How do agency values reflect culturally responsive programming for diverse client population groups?

There is growing demand for practitioners to provide culturally appropriate assessment, treatment and preventive services. Practitioners need to be attuned to the high risk of mental health disorders such as depression among certain ethnic and cultural groups. Additional practice opportunities reflect the likelihood that some members of these groups face challenges in adjusting to unfamiliar communities and cultural norms. Chronic stressors may include the experiences of racism and acculturation by minority and immigrant populations.

According to the U.S. Census Bureau, Hispanics comprise the largest minority group in the country (approximately 40 million, or 13.7 percent of the total U.S. population) and have the highest population growth rate. Meanwhile, the millions of Americans of Asian descent speak dozens of languages and dialects. According to the 1999 U.S. Surgeon General's Report on Mental Health, more than 35 percent of the U.S. population who identify themselves as Asian Americans or Pacific Islanders live in households where individuals older than 13 have limited proficiency in English.

Studies suggest lower overall rates of treatment for mental disorders among racial and ethnic minorities. These groups have lower aggregate education and income levels than non-minorities. Researchers have associated this disparity with a higher likelihood of individuals not receiving any mental health services, as well as receiving less adequate treatment than other mental health patients.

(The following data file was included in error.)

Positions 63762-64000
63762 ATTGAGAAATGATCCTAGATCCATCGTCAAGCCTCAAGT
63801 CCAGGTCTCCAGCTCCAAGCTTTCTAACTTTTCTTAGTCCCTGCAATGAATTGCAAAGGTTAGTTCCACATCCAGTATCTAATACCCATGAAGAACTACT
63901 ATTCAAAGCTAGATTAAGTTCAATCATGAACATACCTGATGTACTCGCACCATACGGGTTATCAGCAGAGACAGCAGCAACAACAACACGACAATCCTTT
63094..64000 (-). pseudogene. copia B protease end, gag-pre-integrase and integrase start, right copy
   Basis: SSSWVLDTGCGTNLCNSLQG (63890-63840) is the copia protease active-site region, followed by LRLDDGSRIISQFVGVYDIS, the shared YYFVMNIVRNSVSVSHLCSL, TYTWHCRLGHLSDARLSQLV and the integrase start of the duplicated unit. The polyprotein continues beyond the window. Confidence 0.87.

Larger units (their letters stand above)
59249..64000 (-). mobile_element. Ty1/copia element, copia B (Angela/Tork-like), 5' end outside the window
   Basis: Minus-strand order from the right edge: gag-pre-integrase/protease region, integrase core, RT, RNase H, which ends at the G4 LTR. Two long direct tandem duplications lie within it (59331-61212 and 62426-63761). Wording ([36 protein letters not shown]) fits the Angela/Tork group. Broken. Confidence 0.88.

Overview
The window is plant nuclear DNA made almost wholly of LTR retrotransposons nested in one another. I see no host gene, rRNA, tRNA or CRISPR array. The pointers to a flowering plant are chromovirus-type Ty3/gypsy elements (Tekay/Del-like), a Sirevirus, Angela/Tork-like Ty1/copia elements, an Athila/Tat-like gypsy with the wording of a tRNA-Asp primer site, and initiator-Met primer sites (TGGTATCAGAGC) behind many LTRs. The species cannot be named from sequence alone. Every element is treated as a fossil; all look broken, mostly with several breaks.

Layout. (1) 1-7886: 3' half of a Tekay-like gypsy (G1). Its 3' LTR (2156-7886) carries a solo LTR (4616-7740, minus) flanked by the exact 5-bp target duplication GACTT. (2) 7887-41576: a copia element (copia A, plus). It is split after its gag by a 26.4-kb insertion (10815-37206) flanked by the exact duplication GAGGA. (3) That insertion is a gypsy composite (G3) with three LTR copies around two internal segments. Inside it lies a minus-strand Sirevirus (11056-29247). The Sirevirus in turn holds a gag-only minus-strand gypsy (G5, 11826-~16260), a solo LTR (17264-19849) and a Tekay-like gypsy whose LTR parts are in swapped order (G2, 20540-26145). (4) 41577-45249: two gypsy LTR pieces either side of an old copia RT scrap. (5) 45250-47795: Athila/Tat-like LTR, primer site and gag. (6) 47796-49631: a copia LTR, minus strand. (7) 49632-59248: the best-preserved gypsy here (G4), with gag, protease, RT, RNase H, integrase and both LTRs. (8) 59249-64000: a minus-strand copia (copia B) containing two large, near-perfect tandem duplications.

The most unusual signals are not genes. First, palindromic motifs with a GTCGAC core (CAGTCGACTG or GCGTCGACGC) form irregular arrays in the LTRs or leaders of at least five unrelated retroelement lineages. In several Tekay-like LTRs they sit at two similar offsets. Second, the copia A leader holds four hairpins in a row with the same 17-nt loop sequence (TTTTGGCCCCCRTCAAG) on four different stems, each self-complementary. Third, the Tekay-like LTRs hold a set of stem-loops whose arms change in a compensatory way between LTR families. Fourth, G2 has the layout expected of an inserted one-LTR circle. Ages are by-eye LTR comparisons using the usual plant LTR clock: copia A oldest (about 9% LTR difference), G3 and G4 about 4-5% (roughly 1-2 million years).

In today's health care marketplace, providing services to specific populations and building a niche practice can help a psychologist remain competitive. Gaining experience in providing services to members of certain communities can help a psychologist become recognized as an expert in working with particular populations. Many practitioners also find it very gratifying that, beyond growing their practice, they are providing a valuable service by meeting community needs for mental health and health services.

This article addresses opportunities and challenges for practitioners in reaching out to build community connections and offering professional services to diverse ethnic and racial groups.